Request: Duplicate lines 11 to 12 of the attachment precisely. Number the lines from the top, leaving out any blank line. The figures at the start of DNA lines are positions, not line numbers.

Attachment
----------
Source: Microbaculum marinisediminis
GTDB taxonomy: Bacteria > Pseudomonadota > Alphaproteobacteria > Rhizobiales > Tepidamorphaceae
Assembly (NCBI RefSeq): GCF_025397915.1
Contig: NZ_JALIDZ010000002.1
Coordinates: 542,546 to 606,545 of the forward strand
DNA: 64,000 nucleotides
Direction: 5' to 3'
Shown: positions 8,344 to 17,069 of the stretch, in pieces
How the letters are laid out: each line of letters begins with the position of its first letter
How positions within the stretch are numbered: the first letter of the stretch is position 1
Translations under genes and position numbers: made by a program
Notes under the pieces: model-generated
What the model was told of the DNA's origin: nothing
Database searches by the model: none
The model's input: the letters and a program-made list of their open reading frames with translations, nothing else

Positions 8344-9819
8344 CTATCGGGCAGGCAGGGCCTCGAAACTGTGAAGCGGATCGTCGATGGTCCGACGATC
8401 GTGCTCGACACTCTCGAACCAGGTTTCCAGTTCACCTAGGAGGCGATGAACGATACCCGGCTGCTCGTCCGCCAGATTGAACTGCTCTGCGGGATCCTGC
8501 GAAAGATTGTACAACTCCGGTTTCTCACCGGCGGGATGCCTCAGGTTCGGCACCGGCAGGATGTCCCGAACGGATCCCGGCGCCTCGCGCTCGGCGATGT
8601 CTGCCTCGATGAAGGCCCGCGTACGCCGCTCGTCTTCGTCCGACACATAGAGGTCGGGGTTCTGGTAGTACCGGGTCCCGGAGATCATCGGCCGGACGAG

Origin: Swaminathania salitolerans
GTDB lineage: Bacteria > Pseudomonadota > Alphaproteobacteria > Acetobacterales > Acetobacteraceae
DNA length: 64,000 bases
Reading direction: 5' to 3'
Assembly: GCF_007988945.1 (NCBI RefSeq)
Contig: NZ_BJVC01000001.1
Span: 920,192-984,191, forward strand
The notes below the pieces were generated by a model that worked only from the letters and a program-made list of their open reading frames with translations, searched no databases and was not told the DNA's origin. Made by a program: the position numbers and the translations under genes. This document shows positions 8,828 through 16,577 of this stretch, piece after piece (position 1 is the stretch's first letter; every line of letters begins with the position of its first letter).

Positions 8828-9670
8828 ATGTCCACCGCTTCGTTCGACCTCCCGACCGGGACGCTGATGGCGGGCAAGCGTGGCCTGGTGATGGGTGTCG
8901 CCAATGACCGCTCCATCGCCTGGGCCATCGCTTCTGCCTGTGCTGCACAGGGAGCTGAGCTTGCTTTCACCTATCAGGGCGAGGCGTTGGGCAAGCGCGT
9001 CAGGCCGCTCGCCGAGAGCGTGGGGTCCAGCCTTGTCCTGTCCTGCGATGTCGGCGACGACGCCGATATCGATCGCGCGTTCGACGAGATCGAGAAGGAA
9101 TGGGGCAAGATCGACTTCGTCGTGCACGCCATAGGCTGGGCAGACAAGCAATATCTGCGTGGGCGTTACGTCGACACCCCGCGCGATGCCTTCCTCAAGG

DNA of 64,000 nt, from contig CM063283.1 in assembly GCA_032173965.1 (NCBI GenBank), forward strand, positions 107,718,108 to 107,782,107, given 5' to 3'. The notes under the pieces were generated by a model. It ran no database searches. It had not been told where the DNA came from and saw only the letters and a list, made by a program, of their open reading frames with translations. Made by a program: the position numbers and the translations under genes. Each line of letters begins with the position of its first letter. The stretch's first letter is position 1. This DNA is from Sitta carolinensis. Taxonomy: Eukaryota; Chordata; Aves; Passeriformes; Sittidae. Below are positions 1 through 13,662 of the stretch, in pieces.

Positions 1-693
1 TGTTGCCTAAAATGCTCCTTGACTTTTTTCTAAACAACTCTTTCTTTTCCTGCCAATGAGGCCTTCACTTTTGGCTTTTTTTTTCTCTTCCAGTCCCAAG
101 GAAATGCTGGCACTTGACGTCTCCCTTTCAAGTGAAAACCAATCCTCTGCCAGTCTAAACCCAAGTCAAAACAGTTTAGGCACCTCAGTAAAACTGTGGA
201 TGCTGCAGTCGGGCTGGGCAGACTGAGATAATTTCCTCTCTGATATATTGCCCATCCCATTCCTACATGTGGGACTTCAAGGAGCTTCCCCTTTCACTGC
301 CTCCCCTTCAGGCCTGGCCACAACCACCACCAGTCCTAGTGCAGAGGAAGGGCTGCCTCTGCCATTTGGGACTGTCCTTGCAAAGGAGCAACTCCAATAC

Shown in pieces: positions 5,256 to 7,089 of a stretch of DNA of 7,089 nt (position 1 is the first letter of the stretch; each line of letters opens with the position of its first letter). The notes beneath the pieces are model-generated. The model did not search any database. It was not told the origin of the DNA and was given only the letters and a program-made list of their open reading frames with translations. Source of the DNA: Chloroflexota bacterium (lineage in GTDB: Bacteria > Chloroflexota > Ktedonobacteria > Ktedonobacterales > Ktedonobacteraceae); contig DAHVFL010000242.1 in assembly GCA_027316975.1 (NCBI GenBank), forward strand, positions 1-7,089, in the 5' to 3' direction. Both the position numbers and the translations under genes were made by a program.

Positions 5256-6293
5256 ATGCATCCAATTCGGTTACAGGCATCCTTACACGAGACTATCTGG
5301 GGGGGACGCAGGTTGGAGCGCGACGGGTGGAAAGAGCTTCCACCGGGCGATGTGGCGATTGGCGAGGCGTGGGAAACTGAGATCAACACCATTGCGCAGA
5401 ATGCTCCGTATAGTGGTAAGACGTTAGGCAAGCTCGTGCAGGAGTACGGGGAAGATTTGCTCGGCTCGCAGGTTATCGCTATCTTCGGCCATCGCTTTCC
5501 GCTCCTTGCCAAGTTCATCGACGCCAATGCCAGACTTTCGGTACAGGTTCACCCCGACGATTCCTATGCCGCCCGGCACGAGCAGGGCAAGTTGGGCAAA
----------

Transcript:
Translations under genes and position numbers: made by a program
Notes under the pieces: model-generated